U.S. stocks dropped Tuesday as energy company shares weakened, a day after the Dow Jones Industrial Average tumbled as much as 350 points, and crude oil prices sank to a five-year low. U.S. crude oil prices fell under $49 a barrel Tuesday, its lowest level since 2009, while Brent crude, the global benchmark for oil prices, dropped briefly below $52 a barrel for first time in more than five-and-a-half years.

In midday trading, the Dow Jones Industrial Average, which measures the share prices of 30 large industrial companies, dropped 133.06 points, or 0.76 percent, to 17,369.81; the S&P 500 stock index lost 15.46, or 0.76 percent, to 2,005.20. The tech-heavy Nasdaq Composite fell 52.73 points, or 1.13 percent, to 4,600.04.

West Texas Intermediate crude, the benchmark for U.S. oil prices, dropped 2.42 percent Tuesday to $48.83 a barrel, for Feb. 15 delivery, on the New York Mercantile Exchange, its lowest price since 2009. Brent crude dropped 1.81 percent Tuesday to $52.15 a barrel, for Feb. 15 delivery, on the London ICE Futures Exchange.

“There is no compelling reason why oil prices cannot fall further in the near term, but the current market panic looks increasingly overdone,” London-based research consultants Capital Economics said in a research note Tuesday. “Other commodity prices have held up relatively well. We therefore continue to expect Brent to average around $60 per barrel over the next year or so.”

Tuesday's market action came amid a mixed picture of the U.S. services sector. The ISM non-manufacturing index, which monitors U.S. economic conditions, fell to 56.2 in December, compared with 59.3 in November. Last month’s figure fell just shy of Wall Street estimates, as economists had expected the index to fall to 58.5, according to analysts polled by Thomson Reuters.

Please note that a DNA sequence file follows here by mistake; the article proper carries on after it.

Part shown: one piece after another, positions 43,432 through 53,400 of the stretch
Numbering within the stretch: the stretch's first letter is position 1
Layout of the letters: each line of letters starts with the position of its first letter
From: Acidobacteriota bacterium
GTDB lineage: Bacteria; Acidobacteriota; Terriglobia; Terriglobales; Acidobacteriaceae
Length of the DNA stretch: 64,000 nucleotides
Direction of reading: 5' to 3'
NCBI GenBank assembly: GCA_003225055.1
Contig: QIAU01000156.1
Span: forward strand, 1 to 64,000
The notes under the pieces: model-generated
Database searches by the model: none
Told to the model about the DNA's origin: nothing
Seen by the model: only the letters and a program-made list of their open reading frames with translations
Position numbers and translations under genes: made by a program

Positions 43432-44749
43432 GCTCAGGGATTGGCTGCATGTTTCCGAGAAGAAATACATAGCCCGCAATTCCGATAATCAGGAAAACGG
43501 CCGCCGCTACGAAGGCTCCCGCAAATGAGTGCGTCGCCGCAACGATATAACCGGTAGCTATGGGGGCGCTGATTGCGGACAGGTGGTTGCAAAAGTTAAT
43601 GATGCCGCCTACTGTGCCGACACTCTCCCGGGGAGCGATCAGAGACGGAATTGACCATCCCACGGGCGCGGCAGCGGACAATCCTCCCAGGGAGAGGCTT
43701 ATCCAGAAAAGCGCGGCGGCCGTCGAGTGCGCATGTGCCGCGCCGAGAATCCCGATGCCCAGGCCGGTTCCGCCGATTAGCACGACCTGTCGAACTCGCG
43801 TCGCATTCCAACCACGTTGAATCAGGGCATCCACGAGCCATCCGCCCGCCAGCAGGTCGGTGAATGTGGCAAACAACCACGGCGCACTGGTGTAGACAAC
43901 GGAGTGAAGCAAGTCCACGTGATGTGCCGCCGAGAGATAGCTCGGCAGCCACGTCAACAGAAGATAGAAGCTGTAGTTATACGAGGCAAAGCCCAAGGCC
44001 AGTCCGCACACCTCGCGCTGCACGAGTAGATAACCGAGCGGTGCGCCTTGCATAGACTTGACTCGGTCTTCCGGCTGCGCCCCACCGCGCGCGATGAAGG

Separate data showed growth in the U.S. service sector eased to a 10-month low in December, signaling the weakest rise in business activity since February 2014. The final Markit U.S. Services Business Activity Index recorded a 53.3 in December, compared with an earlier "flash" reading of 53.6, down from 56.2 in November and the lowest since last February.

This is not just a one-month wobble: The pace of growth has now slowed for six consecutive months. “The U.S. economy lost significant growth momentum at the close of the year,” Chris Williamson, chief economist at Markit, said in the report. "The PMI surveys act as good leading indicators of GDP data, and suggest that the pace of U.S. economic growth will have slowed in the fourth quarter.”

The report comes ahead of Friday’s highly anticipated jobs report for December. Economists expect the report to show U.S. employers added 240,000 jobs in December, down from 321,000 in November, according to analysts polled by Thomson Reuters.

Separately, shares of multimedia corporation AOL Inc. jumped more than 4 percent to $46.85 Tuesday following a Bloomberg report that Verizon Communications Inc. approached the Internet company for a possible takeover or joint venture. Verizon’s shares on Tuesday edged up 0.32 percent to $46.71.